Offering hope to constituents enduring the developing recession but warning that tax hikes may lie ahead, City Councilman and Senator-elect Joseph Addabbo Jr. (D-Howard Beach) said Monday, “These tough times don’t last forever — we get through them. We’re New Yorkers, we can get through anything. But we only get through these tough times by working together.”
Addabbo discussed his views on the state and city budgets at the Rockwood Park Jewish Center in Howard Beach. New York State is facing a $15 billion budget deficit and the city expects a $1.9 billion shortfall.
The councilman, who will be sworn into the 15th Senatorial District seat on Jan. 1, told his audience abut several new tax initiatives Gov. David Paterson has proposed to raise revenue for the state, including the governor’s plan to impose an “obesity tax” on non-diet soda.
Addabbo said he would rather close the budget gap through spending cuts than tax hikes. Among the other revenue raisers he discussed were new taxes proposed for plastic surgery and hotels.
Other ideas for increasing the state’s cash flow that Addabbo cited include reinstating the commuter tax — which requires non-city residents who work here to pay for municipal services and could bring in about $500 million a year — and removing the sales tax exemption on most clothing and shoes.
Acknowledging that lawmakers do not have all the answers, Addabbo urged those in attendance to contact him with their ideas on how additional revenue might be raised or how state or city spending or waste can be reduced.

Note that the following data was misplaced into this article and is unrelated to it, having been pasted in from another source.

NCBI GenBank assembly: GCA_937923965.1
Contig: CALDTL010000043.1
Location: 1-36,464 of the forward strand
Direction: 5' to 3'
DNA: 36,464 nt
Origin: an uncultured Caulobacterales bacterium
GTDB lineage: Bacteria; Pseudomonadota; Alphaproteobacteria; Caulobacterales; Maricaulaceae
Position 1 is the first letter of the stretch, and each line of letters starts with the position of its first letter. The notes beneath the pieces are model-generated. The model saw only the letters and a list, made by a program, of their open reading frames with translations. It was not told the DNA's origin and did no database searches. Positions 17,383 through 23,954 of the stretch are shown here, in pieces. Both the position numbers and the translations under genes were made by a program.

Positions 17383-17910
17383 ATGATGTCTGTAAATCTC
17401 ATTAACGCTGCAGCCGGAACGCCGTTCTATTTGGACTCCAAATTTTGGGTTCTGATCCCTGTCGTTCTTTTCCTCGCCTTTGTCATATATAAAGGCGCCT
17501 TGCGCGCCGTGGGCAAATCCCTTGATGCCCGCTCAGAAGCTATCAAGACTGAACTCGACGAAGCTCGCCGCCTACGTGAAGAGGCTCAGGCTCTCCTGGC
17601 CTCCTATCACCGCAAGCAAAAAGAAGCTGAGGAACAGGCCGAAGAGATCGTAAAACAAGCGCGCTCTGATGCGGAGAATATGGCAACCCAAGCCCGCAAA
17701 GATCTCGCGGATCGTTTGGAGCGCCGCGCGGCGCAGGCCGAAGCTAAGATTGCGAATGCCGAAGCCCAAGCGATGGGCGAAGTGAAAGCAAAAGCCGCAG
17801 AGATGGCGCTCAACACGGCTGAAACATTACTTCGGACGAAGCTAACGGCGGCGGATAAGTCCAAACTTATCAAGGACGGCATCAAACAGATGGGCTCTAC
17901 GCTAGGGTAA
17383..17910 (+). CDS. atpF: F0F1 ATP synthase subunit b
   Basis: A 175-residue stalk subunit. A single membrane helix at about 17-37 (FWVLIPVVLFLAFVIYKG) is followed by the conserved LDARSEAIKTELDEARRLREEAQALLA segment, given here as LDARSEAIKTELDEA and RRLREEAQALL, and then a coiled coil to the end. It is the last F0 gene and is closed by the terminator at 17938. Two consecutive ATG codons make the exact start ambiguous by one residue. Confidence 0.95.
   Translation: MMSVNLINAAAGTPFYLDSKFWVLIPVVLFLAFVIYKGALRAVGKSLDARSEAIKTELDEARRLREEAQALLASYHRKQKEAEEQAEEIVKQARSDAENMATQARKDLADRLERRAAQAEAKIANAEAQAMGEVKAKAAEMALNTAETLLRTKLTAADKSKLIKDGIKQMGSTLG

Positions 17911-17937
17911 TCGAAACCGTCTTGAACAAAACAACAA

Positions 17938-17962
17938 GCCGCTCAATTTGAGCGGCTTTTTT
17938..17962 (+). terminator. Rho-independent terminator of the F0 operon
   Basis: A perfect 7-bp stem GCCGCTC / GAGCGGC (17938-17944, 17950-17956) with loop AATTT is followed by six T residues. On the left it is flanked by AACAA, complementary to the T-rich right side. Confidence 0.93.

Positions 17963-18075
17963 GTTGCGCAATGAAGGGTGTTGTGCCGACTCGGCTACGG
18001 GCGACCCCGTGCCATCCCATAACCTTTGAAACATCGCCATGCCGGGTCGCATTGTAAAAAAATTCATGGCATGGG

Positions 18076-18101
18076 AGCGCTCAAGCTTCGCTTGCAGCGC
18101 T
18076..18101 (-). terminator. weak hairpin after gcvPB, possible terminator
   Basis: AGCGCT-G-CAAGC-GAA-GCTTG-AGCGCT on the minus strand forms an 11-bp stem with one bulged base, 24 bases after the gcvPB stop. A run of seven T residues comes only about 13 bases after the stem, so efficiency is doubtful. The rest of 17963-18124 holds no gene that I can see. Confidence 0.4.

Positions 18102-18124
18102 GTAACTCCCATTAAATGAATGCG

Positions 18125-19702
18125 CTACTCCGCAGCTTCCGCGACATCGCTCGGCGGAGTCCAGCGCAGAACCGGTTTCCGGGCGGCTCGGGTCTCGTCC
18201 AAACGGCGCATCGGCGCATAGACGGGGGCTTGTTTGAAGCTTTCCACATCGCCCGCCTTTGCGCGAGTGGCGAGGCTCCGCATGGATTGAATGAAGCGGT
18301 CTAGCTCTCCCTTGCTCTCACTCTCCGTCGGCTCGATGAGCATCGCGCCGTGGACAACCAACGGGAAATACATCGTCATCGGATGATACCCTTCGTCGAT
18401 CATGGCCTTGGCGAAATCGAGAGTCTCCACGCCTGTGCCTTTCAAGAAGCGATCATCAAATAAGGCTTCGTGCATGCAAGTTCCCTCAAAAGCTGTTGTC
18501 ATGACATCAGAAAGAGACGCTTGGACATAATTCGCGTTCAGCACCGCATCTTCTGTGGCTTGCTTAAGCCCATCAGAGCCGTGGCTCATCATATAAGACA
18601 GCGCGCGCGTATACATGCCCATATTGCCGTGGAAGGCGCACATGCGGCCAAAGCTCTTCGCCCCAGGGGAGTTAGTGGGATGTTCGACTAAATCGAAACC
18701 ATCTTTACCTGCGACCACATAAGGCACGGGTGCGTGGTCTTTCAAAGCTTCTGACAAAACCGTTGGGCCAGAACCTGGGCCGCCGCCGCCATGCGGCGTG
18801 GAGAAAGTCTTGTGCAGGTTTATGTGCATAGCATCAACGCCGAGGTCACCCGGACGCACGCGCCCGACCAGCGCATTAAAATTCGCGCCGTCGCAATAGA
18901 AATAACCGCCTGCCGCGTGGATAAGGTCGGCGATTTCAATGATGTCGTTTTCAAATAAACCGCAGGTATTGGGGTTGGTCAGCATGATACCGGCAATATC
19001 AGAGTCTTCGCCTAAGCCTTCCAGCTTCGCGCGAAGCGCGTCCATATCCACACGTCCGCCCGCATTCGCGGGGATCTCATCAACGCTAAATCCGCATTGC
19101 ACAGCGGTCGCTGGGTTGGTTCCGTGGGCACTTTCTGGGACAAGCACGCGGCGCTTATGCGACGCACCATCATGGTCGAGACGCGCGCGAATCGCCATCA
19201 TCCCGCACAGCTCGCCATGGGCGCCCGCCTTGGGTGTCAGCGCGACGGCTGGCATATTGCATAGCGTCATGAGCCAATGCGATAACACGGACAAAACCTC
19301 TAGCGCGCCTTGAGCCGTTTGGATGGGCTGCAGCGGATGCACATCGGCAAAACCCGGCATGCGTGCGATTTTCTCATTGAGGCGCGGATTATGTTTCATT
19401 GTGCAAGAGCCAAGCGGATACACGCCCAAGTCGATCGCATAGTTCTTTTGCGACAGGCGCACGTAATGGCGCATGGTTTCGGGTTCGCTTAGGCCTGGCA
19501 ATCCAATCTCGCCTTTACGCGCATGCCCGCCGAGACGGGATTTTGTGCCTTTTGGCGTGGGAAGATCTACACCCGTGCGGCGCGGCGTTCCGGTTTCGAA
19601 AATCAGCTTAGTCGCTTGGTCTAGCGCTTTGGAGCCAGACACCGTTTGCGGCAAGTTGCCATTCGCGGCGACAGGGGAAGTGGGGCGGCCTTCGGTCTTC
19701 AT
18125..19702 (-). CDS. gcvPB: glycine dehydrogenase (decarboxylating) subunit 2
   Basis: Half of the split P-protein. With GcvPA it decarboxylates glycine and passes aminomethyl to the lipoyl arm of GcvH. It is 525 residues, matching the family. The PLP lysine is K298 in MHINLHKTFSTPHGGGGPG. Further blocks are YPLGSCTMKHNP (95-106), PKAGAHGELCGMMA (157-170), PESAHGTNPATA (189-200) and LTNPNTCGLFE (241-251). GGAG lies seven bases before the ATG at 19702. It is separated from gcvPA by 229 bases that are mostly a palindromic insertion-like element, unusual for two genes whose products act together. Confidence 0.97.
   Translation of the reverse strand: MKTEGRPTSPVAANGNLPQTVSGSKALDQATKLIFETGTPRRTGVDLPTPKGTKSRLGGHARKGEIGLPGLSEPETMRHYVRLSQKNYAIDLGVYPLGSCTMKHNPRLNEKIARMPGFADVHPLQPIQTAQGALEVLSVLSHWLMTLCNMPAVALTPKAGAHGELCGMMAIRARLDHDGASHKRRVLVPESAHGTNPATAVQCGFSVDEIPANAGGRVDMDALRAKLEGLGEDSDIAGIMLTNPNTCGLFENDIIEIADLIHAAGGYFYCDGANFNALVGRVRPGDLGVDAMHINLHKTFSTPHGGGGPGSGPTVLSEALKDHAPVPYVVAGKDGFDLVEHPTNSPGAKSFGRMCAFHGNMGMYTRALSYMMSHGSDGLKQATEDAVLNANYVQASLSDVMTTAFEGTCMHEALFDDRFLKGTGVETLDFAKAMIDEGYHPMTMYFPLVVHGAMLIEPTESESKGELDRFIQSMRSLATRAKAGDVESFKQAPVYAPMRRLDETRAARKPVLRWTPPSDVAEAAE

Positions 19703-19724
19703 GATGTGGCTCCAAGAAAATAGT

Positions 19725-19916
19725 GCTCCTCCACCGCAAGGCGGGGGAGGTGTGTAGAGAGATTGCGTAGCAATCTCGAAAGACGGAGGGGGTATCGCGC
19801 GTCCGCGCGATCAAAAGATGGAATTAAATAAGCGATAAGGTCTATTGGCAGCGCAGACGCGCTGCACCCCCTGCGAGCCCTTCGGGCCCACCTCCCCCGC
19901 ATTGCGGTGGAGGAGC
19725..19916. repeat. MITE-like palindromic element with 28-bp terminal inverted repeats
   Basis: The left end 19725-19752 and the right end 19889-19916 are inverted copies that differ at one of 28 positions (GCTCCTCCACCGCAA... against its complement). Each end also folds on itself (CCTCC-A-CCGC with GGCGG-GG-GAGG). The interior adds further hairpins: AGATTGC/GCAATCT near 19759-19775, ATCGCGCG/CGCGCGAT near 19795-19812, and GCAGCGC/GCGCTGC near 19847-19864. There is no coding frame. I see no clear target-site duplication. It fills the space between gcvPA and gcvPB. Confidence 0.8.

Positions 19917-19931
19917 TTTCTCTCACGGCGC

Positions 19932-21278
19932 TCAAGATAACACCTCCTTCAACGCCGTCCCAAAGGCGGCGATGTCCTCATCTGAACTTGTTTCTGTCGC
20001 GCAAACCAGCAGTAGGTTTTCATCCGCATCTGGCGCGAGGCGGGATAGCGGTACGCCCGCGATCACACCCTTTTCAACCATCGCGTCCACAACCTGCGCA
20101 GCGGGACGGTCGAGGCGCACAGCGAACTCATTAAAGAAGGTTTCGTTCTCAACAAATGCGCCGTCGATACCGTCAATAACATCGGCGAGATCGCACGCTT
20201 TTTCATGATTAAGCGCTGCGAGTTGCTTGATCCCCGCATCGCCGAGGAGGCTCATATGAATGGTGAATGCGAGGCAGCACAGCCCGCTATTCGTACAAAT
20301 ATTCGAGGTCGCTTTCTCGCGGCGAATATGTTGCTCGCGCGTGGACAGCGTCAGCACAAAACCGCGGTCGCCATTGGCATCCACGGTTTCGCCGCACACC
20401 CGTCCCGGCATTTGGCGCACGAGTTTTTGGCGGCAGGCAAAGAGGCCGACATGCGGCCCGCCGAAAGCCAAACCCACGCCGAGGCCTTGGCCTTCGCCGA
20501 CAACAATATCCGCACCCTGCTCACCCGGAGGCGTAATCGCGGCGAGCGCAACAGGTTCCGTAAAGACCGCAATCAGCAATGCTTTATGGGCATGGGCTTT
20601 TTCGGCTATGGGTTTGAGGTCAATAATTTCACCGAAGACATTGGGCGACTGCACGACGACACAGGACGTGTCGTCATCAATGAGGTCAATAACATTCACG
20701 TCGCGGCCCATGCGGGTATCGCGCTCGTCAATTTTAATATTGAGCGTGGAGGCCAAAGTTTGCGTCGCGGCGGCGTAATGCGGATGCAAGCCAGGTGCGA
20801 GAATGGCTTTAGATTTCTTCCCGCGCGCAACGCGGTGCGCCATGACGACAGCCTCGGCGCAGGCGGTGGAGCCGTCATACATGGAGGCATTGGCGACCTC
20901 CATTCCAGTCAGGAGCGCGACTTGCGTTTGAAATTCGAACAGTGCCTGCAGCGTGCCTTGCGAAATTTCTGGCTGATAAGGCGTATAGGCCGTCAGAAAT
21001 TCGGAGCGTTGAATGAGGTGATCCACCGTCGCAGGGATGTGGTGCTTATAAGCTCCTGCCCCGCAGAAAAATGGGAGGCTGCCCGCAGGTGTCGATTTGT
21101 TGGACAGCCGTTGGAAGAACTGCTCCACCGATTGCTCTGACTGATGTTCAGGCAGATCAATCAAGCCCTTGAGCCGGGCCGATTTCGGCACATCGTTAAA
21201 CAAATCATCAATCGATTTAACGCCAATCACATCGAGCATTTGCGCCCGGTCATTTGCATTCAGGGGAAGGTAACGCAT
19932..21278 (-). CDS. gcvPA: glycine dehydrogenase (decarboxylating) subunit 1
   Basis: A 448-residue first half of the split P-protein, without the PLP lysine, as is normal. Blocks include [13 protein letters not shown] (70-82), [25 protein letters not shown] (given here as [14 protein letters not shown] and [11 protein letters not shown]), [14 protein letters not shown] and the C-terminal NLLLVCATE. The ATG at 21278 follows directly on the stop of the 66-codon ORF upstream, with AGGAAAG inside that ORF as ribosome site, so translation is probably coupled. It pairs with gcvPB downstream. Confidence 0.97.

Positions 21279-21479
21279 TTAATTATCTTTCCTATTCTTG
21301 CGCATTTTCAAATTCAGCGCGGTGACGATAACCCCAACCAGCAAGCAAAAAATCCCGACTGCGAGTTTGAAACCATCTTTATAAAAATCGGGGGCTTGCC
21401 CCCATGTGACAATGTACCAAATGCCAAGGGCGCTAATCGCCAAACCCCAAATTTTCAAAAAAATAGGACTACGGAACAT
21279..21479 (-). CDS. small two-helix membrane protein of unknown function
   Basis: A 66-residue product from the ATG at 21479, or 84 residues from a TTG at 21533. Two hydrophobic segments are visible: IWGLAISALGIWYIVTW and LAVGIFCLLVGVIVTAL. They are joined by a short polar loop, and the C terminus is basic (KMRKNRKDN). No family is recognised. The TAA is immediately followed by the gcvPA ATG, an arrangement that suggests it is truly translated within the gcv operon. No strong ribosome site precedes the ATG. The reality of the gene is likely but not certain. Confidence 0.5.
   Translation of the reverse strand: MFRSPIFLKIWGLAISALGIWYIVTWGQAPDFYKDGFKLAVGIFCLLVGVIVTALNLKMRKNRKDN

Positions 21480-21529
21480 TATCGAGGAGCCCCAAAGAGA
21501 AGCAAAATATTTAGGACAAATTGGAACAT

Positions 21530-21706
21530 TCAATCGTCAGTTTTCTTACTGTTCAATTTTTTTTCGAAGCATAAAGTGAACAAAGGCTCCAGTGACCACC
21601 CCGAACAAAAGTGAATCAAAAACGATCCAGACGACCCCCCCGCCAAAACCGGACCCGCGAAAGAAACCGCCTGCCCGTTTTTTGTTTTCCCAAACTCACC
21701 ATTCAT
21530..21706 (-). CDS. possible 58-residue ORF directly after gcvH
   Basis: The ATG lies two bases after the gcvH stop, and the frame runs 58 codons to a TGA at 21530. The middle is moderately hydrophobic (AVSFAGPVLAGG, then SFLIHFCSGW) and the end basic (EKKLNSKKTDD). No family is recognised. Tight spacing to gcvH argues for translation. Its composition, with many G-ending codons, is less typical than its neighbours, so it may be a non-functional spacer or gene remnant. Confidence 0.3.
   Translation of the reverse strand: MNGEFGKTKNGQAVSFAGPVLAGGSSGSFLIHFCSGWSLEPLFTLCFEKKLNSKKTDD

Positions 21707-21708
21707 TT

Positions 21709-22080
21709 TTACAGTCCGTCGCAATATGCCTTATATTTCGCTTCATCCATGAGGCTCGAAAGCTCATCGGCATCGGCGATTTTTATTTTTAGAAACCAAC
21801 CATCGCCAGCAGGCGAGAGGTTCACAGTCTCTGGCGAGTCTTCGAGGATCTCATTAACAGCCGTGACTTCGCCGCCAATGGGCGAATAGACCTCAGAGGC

But there are two high-priority areas that should be protected from, Addabbo said. “We can make the cuts that we have to make and still protect seniors and education.”
Health care and education comprise 80 percent of the state budget, but Medicaid and insurance fraud together cost the state a total of $7 billion, he noted. Overhauling Medi-caid in order to make it run more efficiently is one way to reduce spending in state health care costs, Addabbo said.
Revoking state tax breaks given to corporations that outsource jobs to other countries was another of Addabbo’s suggestions — one that garnered him applause from the audience.
The councilman gleaned gasps when he told audience members that more than 500 homes in Howard Beach are in the process of being foreclosed and that those foreclosures affect both the individual homeowner and the property value of the homes in the surrounding area.
To help homeowners in the foreclosure process, Addabbo said he will propose a one-year moratorium on foreclosures in the state come January: under his proposal homeowners will still have to pay lenders, but at a reduced rate on the mortgage.